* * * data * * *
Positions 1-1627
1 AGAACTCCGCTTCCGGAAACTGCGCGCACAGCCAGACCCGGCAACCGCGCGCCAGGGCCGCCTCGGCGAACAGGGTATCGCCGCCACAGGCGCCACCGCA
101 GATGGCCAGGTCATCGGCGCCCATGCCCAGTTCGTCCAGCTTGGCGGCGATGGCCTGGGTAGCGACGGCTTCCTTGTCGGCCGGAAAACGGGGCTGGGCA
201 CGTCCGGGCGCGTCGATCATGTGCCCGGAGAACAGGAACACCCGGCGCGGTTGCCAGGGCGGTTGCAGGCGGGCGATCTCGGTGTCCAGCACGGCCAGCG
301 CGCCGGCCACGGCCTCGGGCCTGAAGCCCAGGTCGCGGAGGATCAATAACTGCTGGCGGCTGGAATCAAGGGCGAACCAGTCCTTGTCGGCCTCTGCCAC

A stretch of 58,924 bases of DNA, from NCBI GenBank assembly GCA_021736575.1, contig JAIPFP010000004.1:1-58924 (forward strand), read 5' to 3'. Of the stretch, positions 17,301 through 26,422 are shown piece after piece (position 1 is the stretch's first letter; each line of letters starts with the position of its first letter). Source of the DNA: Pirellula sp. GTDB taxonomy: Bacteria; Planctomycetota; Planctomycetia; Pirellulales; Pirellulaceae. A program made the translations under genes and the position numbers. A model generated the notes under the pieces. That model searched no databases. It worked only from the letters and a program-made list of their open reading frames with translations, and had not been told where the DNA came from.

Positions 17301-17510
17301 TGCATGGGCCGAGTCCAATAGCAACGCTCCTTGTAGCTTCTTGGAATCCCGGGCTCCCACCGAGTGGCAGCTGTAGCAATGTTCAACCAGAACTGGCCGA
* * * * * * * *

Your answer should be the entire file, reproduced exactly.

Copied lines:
Positions 1-1627
1 AGAACTCCGCTTCCGGAAACTGCGCGCACAGCCAGACCCGGCAACCGCGCGCCAGGGCCGCCTCGGCGAACAGGGTATCGCCGCCACAGGCGCCACCGCA
101 GATGGCCAGGTCATCGGCGCCCATGCCCAGTTCGTCCAGCTTGGCGGCGATGGCCTGGGTAGCGACGGCTTCCTTGTCGGCCGGAAAACGGGGCTGGGCA
201 CGTCCGGGCGCGTCGATCATGTGCCCGGAGAACAGGAACACCCGGCGCGGTTGCCAGGGCGGTTGCAGGCGGGCGATCTCGGTGTCCAGCACGGCCAGCG
301 CGCCGGCCACGGCCTCGGGCCTGAAGCCCAGGTCGCGGAGGATCAATAACTGCTGGCGGCTGGAATCAAGGGCGAACCAGTCCTTGTCGGCCTCTGCCAC

A stretch of 58,924 bases of DNA, from NCBI GenBank assembly GCA_021736575.1, contig JAIPFP010000004.1:1-58924 (forward strand), read 5' to 3'. Of the stretch, positions 17,301 through 26,422 are shown piece after piece (position 1 is the stretch's first letter; each line of letters starts with the position of its first letter). Source of the DNA: Pirellula sp. GTDB taxonomy: Bacteria; Planctomycetota; Planctomycetia; Pirellulales; Pirellulaceae. A program made the translations under genes and the position numbers. A model generated the notes under the pieces. That model searched no databases. It worked only from the letters and a program-made list of their open reading frames with translations, and had not been told where the DNA came from.

Positions 17301-17510
17301 TGCATGGGCCGAGTCCAATAGCAACGCTCCTTGTAGCTTCTTGGAATCCCGGGCTCCCACCGAGTGGCAGCTGTAGCAATGTTCAACCAGAACTGGCCGA